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It's Breast Cancer Awareness Month: Colorado Radiologist Says Early Detection & Prevention Is Key

(CBS4) - October is Breast Cancer Awareness Month. According to the National Breast Cancer Foundation, every two minutes a woman is diagnosed with breast cancer. Dr. Lora Barke, a breast radiologist with Invision Sally Jobe at HealthOne, says that's why early detection and prevention is key. She recommends women get mammograms annually starting at age 40.

"Every woman starting at 40 should begin screening annually. There may be some patients that need to start earlier depending on their own history and their family history of breast cancer," said Dr. Barke. "What we do know is mammograms save lives."

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(credit: CBS)

Dr. Barke recommends women under the age of 40 perform breast self-exams, paying special attention to any changes such as redness, bumps or lumps.

"Really if you notice anything that seems different or off it's important to just make sure you get that checked out."

However, if you find a lump in your breast, Dr. Barke says you should not assume the worst.

"Often times breast lumps are related to cysts in the breast or fluid collections that can be normal findings," says Dr. Barke, adding." A very small percentage of patients may have a breast cancer associated with a lump."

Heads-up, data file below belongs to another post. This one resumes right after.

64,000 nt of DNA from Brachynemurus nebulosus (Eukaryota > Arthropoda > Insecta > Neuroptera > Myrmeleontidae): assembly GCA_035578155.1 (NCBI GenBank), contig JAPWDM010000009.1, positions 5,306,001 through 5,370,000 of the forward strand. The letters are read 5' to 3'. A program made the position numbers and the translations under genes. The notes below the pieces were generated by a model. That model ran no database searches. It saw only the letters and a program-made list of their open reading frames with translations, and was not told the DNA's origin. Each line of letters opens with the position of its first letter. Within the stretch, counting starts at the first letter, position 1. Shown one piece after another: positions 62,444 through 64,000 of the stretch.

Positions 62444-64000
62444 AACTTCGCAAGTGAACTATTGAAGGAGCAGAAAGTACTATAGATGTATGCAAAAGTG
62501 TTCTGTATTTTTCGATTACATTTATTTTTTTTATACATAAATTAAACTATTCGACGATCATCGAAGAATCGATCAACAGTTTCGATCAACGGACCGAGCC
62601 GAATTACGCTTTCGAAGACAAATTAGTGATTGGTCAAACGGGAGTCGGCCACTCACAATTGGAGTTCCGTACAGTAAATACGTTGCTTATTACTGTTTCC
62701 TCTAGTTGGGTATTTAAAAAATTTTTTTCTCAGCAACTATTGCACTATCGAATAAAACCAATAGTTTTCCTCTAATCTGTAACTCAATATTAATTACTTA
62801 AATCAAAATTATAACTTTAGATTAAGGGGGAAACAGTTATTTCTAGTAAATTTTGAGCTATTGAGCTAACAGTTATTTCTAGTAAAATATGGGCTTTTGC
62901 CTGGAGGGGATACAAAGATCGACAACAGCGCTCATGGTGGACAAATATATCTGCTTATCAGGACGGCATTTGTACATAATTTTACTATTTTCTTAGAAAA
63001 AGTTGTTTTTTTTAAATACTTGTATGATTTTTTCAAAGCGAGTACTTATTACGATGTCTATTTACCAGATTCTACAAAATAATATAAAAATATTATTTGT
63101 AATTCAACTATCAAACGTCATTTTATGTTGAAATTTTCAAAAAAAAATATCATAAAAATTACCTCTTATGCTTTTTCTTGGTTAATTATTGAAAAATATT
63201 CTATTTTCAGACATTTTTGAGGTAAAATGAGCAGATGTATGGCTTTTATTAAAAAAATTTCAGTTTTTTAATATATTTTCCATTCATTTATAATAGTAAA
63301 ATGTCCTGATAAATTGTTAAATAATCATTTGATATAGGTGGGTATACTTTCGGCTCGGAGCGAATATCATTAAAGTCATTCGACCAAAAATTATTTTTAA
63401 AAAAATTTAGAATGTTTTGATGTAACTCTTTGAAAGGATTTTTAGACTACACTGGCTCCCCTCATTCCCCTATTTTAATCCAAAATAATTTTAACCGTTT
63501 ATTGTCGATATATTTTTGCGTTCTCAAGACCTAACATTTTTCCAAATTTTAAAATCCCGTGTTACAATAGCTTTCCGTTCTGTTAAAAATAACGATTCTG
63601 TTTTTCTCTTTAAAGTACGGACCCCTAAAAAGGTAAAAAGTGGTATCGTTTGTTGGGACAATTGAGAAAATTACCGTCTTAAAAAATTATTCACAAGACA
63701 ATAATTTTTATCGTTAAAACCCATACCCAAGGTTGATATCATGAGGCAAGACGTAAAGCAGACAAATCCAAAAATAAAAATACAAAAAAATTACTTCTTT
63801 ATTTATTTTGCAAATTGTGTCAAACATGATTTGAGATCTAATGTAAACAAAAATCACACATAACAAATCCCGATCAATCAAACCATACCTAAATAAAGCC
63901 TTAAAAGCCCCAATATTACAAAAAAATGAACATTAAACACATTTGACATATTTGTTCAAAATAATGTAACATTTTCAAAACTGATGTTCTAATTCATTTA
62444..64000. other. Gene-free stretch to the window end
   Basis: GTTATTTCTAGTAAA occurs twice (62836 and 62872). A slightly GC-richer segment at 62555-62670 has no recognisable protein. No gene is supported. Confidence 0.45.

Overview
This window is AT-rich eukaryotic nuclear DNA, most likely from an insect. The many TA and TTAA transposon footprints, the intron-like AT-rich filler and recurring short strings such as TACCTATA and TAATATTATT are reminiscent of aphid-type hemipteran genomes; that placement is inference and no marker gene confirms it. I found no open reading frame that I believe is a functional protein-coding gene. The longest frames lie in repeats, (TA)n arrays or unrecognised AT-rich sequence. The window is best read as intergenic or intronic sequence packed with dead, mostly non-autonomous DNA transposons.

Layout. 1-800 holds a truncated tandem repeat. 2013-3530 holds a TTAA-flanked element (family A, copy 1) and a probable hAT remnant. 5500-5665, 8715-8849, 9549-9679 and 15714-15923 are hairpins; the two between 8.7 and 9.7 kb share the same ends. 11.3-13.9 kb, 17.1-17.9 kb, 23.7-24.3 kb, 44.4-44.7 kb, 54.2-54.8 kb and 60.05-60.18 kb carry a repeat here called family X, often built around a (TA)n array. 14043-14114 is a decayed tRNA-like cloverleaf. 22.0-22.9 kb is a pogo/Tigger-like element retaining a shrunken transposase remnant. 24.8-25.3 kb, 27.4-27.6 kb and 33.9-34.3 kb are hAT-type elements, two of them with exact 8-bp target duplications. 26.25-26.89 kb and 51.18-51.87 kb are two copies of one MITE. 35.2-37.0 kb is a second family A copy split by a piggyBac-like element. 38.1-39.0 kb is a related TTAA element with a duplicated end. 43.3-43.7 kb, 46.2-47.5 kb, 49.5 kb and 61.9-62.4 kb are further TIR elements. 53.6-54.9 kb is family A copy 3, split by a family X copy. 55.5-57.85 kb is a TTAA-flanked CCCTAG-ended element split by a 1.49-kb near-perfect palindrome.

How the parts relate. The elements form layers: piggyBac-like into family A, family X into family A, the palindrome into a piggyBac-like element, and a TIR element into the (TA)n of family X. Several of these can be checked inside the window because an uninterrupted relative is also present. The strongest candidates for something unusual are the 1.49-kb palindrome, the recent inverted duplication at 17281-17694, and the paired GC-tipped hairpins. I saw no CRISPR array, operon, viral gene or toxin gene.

Another common myth about breast cancer is that it only affects women. In reality, 1% of breast cancer cases happen in men.

"Often times men will present with an area they feel or a palpable lump," says Dr. Barke. "Just like women, we will start with a mammogram in men."

Dr. Barke says regardless of whether you're a man or a woman, don't put off seeing your doctor.

"Breast cancer awareness month is a great reminder that if you haven't had a mammogram in the last year that it is time to come in. We know that delaying mammograms can lead to finding breast cancers that may be more advanced and less treatable. So we always promote the fact that it's better to find it sooner rather than later."

LINKS: National Breast Cancer Foundation | Invision Sally Jobe at HealthOne

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